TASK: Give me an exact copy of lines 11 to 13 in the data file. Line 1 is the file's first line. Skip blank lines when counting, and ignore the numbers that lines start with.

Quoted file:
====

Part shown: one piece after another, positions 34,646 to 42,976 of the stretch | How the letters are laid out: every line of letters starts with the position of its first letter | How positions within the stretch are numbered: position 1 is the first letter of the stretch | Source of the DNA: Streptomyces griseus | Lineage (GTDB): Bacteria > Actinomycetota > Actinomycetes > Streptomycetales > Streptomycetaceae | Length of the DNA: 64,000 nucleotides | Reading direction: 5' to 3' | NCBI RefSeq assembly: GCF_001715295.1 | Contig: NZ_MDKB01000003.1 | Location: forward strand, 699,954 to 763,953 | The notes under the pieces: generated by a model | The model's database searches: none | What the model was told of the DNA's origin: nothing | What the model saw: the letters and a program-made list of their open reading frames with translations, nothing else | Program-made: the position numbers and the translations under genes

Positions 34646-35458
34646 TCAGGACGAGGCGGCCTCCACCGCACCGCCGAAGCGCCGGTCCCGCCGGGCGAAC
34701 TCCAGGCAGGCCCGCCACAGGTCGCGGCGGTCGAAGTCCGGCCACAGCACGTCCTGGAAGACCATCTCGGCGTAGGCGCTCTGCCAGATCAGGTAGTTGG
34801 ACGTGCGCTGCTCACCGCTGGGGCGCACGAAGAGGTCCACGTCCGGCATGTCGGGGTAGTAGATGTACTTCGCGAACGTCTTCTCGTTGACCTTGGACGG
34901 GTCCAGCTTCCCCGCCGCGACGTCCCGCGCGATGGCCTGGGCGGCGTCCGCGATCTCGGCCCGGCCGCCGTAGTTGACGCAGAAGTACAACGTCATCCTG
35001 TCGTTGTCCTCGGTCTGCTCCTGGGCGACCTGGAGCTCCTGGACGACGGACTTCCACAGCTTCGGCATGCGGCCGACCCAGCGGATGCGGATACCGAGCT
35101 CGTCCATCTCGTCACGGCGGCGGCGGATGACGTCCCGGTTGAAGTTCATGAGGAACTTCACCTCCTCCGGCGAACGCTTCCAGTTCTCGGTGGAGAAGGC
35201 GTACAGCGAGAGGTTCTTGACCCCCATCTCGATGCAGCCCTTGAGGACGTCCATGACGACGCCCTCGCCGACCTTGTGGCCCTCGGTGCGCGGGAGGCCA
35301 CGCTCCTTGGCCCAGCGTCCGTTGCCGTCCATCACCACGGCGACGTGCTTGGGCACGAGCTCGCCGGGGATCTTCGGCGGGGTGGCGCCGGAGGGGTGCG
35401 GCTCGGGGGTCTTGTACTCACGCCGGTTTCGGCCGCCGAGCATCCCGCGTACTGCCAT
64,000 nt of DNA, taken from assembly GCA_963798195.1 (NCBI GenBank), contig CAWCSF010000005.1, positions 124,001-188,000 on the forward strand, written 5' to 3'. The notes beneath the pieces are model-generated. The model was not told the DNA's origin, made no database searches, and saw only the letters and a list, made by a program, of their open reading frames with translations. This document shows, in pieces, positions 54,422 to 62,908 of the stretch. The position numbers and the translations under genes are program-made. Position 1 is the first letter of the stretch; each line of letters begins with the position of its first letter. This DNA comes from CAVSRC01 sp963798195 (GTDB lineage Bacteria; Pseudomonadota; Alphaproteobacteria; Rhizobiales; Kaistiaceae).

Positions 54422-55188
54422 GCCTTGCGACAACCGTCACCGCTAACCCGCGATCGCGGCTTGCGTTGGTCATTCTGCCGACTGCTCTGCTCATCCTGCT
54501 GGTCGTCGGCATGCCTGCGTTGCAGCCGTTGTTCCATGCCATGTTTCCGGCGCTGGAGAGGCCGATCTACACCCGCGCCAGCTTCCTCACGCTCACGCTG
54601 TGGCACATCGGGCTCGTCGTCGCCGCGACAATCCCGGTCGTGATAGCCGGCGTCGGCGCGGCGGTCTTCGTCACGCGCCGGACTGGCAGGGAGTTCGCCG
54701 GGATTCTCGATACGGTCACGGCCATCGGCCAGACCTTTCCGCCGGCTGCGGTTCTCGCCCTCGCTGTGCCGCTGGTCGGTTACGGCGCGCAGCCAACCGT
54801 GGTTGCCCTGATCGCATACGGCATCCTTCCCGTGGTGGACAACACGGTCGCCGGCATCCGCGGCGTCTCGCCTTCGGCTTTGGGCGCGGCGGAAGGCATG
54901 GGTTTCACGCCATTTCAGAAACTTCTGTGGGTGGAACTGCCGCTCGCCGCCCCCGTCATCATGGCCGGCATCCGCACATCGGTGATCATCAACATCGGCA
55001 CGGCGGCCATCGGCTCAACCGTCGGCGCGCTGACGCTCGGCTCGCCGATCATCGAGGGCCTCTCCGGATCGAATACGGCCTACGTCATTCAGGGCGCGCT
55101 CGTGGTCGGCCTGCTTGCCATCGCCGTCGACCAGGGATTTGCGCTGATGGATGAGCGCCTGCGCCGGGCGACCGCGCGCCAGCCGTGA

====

35401 GCTCGGGGGTCTTGTACTCACGCCGGTTTCGGCCGCCGAGCATCCCGCGTACTGCCAT
64,000 nt of DNA, taken from assembly GCA_963798195.1 (NCBI GenBank), contig CAWCSF010000005.1, positions 124,001-188,000 on the forward strand, written 5' to 3'. The notes beneath the pieces are model-generated. The model was not told the DNA's origin, made no database searches, and saw only the letters and a list, made by a program, of their open reading frames with translations. This document shows, in pieces, positions 54,422 to 62,908 of the stretch. The position numbers and the translations under genes are program-made. Position 1 is the first letter of the stretch; each line of letters begins with the position of its first letter. This DNA comes from CAVSRC01 sp963798195 (GTDB lineage Bacteria; Pseudomonadota; Alphaproteobacteria; Rhizobiales; Kaistiaceae).

Positions 54422-55188